2- I figured it would be entirely too difficult to explain The Next Ten Words as well as my contentious relationship now with my former editor in a concise way that would have fit into this piece, so, as a footnote, here it goes: In 2013, I began writing short, observational humor columns for a monthly magazine called the Southern Minnesota Scene. I continued to do so until mid-2017 (and the pieces stopped being all that funny, truthfully) when my editor was fired unceremoniously while he was attempting to put together the next issue of the publication. Shortly after he was let go, he launched a work in progress version of what would later become The Next Ten Words, and after about a month of two of little to no communication to the writers regarding his dismissal, or who was editing the magazine going forward, I realized I was not going to be able to continue writing for it. I started writing for The Next Ten Words, and continued to do so until October of 2018, when the site was hacked and my editor, for around a month or so, lost the ability to access his own website and make updates. That happened a few more times, and by the end of that year, I told him I had to walk away from it, and writing for him, because his inability to publish my material was causing a huge problem with the way I was balancing my workload of non-music writing and music writing. I have, obviously done a lot less directly personal and non-music writing since 2019, but I think there has been a place where the music writing has become more personal—they just aren’t observational essays, or whatever.

3- The December issues of the Southern Minnesota Scene were always structured around the theme of the “year end,” and I was often encouraged to put together something on the impending winter doldrums or reflecting on the year that was wrapping up. The first time around, it was not a chore to do; the second time around, it was an enormous chore; the third and final time, I ended up writing about grief and death.

4- I specifically remember my boss at the time talking about something else entirely with me at work, stopping mid-sentence, and asking me a question about the ending of essay—and I can recall an acquaintance of mine, who I am truthfully not that fond of, chiding me on Facebook about the way it ended, because he didn’t get it, or it wasn’t wrapped up nicely.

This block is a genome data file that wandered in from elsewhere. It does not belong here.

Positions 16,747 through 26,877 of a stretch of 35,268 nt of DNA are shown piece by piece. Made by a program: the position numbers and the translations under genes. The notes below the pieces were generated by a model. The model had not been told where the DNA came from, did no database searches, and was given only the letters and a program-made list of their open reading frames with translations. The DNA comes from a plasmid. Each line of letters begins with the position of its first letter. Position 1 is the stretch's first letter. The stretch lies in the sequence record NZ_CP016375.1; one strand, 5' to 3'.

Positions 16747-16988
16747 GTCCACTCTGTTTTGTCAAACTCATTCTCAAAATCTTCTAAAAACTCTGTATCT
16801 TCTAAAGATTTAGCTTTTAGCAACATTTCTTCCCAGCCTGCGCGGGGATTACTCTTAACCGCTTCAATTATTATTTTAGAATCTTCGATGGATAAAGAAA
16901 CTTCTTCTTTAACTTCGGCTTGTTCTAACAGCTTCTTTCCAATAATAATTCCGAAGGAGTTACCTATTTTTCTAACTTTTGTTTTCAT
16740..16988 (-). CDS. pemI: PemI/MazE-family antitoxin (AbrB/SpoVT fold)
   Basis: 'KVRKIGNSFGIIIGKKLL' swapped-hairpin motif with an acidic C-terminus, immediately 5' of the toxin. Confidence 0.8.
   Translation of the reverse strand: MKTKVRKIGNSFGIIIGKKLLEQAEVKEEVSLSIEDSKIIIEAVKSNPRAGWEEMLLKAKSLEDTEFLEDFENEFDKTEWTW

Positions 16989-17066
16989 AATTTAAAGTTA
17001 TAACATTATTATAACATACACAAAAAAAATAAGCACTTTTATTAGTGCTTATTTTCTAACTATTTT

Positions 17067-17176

5- The title, and one of the flimsy conceits I tried to work in, was based around the Sesame Street related children’s book, There is A Monster at The End of This Book. 

6- This is a reference to the song, “Fathering,” by Mark Mulcahy. 

7- I say “somewhat unsolicitedly,” because it’s not like this shit just started showing up at the house unexpectedly. She asked my father if I would be interested in receiving this information, I foolishly agreed to it thinking it would be like one envelope or whatever and it wound up being email upon email and envelope after envelope, arriving with some regularity. It became completely overwhelming, and it was also around this time, near the end of 2014, that I started a new job that, within a month or two of settling into it, I realized was probably a mistake and was causing me a lot of stress; it was also around this time that a member of my family was slowly dying—something that I had written about, of course, in an essay that was published on The Next Ten Words.

8- At the end of 2014, and beginning of 2015, I tried like four or five sessions of something called EMDR, which is an experimental form of therapy. I was not entirely fond of the woman I was working with—she seemed aloof at best and disinterested in helping me, and because this was during the same period of time when I was sinking into the stress of a new job, and anxiety over a sick family member, I convinced myself, or at least told her, that I was feeling better and that the therapy helped me work through my grief. I knew deep down that it wasn’t true.

Wild River is available now as a limited edition LP as well as a digital download.